In cases of personal injury, one of the most important things to determine is who is ultimately at fault. The process can be very involved and the finding can sometimes be surprising. To determine who is at fault in your personal injury case, you need the help of an experienced personal injury lawyer. He or she will help you sort through the details and counsel you on how to proceed with your case.
Who Makes the Determination?
Who decides fault in a personal injury case varies based on the circumstances of the case. If you choose to proceed with the help of an attorney, he or she will take responsibility for uncovering all pertinent facts and information. San Diego personal injury attorneys sort through evidence gathered via interviews and investigations in an effort to make a final determination of liability.
Who Pays the Settlement?
Parties named in personal injury claims often carry liability insurance. If found negligent in your case, the burden of paying monetary awards falls on an insurance company. Those insurance companies will typically conduct their own investigations and make independent determinations of liability. If the parties involved cannot reach an agreement regarding liability, the injured party may need to file a personal injury lawsuit and leave the determination of liability in the hands of an impartial jury.
Using Negligence to Prove Fault
The vast majority of personal injury claims occur because one or more involved parties displayed negligence. Negligence can be defined as conduct that is both sub-standard in satisfying duty of care as expected of a reasonable person and cause of harm to another individual or group.
The essential legal elements to proving negligence are relatively simple, but they are also the end result of an intricate legal process. In order to hold a specific party liable in a personal injury case, you must be able to prove the following:
The defendant had a legal duty of care for the safety and well-being of the plaintiff
The defendant breached that duty when the injury occurred
The action or inaction of the defendant caused the plaintiff’s injury
If all three elements are satisfied in the case, the defendant is typically found liable for the injury and tasked with paying damages to the plaintiff.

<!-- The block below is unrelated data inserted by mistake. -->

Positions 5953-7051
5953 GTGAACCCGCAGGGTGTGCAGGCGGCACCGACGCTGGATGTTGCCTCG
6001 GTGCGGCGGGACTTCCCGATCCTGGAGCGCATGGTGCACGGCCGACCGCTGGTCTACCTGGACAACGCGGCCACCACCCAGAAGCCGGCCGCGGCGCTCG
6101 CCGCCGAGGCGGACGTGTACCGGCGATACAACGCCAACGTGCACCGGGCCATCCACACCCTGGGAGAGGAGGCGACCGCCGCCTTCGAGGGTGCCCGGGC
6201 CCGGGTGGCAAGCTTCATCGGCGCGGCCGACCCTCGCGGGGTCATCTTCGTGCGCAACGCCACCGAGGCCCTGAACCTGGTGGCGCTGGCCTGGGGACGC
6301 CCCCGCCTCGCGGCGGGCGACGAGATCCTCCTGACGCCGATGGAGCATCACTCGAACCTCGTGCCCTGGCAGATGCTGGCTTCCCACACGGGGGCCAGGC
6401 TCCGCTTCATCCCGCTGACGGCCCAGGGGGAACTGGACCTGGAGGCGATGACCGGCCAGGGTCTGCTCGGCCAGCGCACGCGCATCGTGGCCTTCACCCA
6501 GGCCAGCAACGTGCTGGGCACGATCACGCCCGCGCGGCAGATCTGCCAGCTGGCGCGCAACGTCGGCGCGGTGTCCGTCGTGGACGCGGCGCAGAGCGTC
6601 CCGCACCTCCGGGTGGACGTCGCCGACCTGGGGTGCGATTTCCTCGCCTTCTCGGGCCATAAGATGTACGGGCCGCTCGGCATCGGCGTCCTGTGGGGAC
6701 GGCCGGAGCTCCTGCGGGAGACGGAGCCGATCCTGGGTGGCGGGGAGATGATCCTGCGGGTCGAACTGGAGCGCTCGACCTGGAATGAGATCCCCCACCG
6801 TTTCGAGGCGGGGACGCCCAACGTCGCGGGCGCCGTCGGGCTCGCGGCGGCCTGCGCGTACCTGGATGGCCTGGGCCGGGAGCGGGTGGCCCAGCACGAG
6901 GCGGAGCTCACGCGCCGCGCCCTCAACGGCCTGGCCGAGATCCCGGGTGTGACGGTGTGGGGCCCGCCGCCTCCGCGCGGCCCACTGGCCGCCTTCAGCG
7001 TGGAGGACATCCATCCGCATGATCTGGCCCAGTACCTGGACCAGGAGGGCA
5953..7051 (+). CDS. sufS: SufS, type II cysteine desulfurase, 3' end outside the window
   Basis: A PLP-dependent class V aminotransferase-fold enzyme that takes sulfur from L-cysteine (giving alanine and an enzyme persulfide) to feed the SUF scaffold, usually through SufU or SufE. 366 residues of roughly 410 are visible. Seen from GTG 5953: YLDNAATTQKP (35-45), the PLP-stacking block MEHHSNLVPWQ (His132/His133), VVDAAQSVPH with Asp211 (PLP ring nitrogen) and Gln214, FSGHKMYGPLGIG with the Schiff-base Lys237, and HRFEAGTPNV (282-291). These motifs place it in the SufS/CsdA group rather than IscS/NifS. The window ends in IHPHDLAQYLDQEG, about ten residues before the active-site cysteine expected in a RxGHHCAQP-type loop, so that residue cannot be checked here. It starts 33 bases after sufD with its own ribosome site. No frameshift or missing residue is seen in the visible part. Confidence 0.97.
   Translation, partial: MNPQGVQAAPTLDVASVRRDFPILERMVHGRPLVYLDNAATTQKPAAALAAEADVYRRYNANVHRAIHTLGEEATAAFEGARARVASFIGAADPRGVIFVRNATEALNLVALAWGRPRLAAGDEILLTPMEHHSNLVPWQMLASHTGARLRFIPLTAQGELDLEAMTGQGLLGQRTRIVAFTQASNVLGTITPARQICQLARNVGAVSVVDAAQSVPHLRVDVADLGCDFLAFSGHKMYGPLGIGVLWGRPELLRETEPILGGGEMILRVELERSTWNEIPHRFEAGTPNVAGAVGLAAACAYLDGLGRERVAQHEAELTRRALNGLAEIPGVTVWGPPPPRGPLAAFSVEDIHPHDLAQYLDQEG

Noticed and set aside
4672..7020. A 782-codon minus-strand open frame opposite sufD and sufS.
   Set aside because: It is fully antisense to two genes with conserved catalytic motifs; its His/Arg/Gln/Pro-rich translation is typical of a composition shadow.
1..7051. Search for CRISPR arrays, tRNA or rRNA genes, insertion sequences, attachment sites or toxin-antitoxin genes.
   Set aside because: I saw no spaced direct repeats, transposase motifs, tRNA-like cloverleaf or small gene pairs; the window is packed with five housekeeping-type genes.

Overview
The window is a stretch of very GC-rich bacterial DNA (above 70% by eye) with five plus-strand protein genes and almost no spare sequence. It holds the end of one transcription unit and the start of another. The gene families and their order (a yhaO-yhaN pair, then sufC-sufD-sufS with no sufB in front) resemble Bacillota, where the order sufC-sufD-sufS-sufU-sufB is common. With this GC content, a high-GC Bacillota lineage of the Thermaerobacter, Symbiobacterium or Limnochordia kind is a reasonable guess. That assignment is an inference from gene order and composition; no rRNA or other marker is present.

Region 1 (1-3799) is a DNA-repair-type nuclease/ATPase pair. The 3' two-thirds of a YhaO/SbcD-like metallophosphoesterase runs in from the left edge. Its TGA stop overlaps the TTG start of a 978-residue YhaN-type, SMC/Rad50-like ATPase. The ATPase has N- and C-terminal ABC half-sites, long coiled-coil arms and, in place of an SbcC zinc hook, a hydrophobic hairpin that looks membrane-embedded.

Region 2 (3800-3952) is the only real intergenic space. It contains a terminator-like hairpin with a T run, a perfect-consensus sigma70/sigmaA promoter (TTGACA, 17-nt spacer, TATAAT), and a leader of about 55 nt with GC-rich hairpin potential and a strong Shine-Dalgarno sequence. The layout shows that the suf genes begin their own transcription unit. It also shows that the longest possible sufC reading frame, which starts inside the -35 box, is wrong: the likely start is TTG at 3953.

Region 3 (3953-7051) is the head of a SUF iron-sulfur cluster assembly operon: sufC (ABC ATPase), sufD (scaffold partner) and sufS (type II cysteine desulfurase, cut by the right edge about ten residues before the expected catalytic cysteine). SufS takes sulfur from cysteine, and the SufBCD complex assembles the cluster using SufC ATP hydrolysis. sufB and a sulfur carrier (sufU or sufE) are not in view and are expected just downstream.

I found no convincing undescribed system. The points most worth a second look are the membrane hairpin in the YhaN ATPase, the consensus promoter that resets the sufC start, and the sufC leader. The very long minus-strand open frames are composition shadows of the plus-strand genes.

Other Ways To Prove Fault
Not every personal injury case involves straightforward or traditional negligence. There are a variety of other ways wherein a plaintiff can prove fault. These ways include:
Proving negligence per se
Showing “strict liability”
Proving Intentional conduct
Negligence per se occurs in the case of an unexcused statutory violation. In such cases, the defendant would be automatically held liable for any damages suffered of a type the related statute was intended to prevent, and if the plaintiff belongs to specific group of people protected under the statute.
If, for example, someone’s reckless operation of a motor vehicle results in injury, the driver is almost always held liable since reckless driving is a violation of vehicle codes. Liability in cases like this is often established using the legal principles of negligence per se.
Strict liability does not require a defendant to actually be negligent to be held liable for damages that result from injury to another. Product liability is a prime example of an instance wherein strict liability may apply. Anyone in the chain of distribution could conceivably be named as the negligent party, even without ever having direct control or supervision over the manufacture, sale, distribution, and use of the product.
Intentional conduct covers voluntarily negligent or malicious conduct that results in injury. Cases of assault often carry both civil and criminal penalties and those defendants facing criminal charges can still be sued in civil court for the injuries they cause.
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